|Tech Article Title
|Custom Dual HID Projector Headlights
||Roger @ CapitalAudi
0-First take the headlight apart as much as possible, remove all rubber, wiring, projector housings, etc. out the back of the housings, it's a tight fit but doable.
1-Bake each headlight in an oven on a cookie sheet at 250F for about 30-45 minutes to loosen the glue, any higher will melt and distort the polycarbonate lense.
2-Take the components apart, a screw driver/etc. will help pull the shells apart while it's still hot.
3-Once the parts are apart you need to cut the reflector away from headlamp panel, use it as a guide for how much you need to cut around the extra projectors of the spare set of headlights. Leave as much material around the edge as that plastic is semi-brittle. Then test fit the extra projector into where the reflector was until you have a nice fit. You'll notice how nicely the second reflector fits the curve of the panel, just like factory :-)
4-Use a strong epoxy like JB Weld to secure the new projector in place, use masking tape on the front face to keep everything lined up.
5-Once dry, use a good body filler (Not Bondo! I used EVERCOAT Poly-Flex from a local bodyshop supply store.) to fill in the seams and sand smooth
6-You have now completed the main headlamp panel. If you want to do some sort of daytime running LED's like mine you'll need to work on the main shell as well. I used some LED strips from SuperBrightLED.com (18-leds which can be cut to length attached to a thin circuit board.)
7-For the LED's I cut the front of the curved section straight off to allow space for a flat plastic plate to be epoxied in. I first drilled holes into it to allow just the LED to stick through. I then molded this in as well with the body filler. The LED's are wired to what used to be the running lights.
8-Once you are happy with how smooth the sanding and lines are you can paint the parts. I had mine painted professionally with some other parts, you could spray paint them, but they won't be perfect. I was going for the painted headlamp look of the new Corvette C6's and Ferrari F430's. Make sure to sand away any of the chrome layer over the plastic, paint will not adhere to it as well.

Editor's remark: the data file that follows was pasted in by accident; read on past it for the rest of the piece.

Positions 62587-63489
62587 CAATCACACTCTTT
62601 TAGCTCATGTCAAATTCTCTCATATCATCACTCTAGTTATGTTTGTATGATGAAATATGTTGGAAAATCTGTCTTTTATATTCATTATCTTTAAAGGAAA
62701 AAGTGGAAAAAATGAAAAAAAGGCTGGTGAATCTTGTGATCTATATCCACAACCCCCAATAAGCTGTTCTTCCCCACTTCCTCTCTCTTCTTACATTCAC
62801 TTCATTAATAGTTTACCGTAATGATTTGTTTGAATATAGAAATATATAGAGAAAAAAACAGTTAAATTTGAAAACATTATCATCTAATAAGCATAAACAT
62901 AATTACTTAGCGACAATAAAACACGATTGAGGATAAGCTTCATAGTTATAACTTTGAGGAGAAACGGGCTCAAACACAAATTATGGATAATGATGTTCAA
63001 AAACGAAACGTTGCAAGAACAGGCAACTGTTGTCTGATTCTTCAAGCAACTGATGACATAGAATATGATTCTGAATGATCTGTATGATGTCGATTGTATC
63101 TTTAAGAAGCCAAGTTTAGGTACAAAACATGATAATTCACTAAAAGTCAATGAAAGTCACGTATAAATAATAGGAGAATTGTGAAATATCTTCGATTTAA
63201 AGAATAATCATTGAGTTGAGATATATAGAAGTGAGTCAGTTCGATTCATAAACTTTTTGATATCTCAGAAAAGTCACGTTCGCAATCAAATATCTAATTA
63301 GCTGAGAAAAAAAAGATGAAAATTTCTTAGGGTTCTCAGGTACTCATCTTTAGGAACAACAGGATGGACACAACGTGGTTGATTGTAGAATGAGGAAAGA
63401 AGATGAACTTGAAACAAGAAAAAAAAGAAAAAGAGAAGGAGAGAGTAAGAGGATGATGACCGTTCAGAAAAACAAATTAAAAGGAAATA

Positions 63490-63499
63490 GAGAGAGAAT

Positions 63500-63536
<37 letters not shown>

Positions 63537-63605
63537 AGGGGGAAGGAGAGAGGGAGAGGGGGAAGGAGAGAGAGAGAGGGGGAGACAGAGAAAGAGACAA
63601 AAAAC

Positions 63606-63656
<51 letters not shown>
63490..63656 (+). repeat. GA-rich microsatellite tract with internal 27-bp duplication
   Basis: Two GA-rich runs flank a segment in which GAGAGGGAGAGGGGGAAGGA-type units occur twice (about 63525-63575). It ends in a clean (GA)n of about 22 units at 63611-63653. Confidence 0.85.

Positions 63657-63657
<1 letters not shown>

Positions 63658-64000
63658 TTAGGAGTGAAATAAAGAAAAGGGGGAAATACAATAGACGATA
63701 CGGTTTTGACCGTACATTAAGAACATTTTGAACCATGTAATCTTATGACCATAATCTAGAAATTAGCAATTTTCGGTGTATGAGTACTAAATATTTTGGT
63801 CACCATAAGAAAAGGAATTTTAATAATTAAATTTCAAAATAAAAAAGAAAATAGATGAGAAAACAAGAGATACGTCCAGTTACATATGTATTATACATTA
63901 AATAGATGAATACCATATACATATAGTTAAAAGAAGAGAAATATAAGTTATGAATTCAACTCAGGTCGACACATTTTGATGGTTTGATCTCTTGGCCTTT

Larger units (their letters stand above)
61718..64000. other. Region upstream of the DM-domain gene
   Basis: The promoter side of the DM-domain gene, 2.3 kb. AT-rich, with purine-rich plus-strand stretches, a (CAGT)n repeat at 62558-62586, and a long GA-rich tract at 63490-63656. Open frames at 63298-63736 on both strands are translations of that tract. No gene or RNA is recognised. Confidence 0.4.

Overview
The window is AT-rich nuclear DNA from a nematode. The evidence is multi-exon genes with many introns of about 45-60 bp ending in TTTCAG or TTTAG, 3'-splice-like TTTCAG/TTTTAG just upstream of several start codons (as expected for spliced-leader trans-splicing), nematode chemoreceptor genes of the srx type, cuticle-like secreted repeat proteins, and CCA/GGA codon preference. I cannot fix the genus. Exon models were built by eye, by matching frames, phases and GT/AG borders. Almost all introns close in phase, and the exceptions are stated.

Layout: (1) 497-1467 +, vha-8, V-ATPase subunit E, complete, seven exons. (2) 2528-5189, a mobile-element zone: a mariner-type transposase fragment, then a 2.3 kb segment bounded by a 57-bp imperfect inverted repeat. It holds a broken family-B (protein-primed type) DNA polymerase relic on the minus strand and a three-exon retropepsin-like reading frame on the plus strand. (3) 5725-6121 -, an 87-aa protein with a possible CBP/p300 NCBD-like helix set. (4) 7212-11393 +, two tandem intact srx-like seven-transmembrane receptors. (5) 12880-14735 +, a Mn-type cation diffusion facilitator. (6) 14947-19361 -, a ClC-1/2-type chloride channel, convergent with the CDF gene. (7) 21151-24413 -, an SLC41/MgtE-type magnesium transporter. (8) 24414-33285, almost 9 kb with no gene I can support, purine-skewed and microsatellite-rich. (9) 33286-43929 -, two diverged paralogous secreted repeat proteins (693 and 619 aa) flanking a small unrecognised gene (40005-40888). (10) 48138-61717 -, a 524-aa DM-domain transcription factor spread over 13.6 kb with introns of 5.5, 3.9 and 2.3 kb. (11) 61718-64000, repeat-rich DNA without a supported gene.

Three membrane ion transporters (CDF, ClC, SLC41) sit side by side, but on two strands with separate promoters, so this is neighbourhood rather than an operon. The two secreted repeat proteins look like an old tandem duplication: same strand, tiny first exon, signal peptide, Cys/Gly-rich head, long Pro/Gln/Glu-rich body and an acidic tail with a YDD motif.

9-Once paint is complete you can start assembling everything. You'll soon see that the stock housing will not have space for the second projector and still retain adjust ability, so you'll need to dremel away extra material here and there to get everything to fit. This part is just trial and error. If using just halogens, not xenons there would be more space since the bulb doesn't stick out as much. For the high-beam xenons I left the beam cut-off plate out so it allows maximum light output.
10-Once you have made sure everything will fit together, tape them together with masking tape and mount them on the car. Turn them on and make sure you can adjust them to the correct level, etc. I found out that there was not enough space for adjustment between the headlamp panel and the surrounding part, so I shaved the surround quite a bit to make the extra room.
11-Once everything everything is functioning correctly and you have double-checked all the alignments, you can permanently put the housings back together. I used a clear silicone sealant, for fishtanks. It's resilent/permanent, but wouldn't be a nightmare to take apart if absolutely neccessary. Remember that black glue that was all over the place when you baked the headlights? Yeah, you'll need to get all of it out of the crevices so the seal is nice and tight and it's all lined up.
12-This should pretty much take care of the construction. I mounted one ballast in the stock location under the housing, The other one is mounted behind the headlamp (The STI ballast is water resistant and smaller/rounder than the OEM Audi rectangular ballasts.)
Hope these directions help anyone out that wanted to do something similar to this. Overall I spent about 80-100 hours on this project to get everything as clean as I wanted. Your mileage may vary if don't include all the LED work.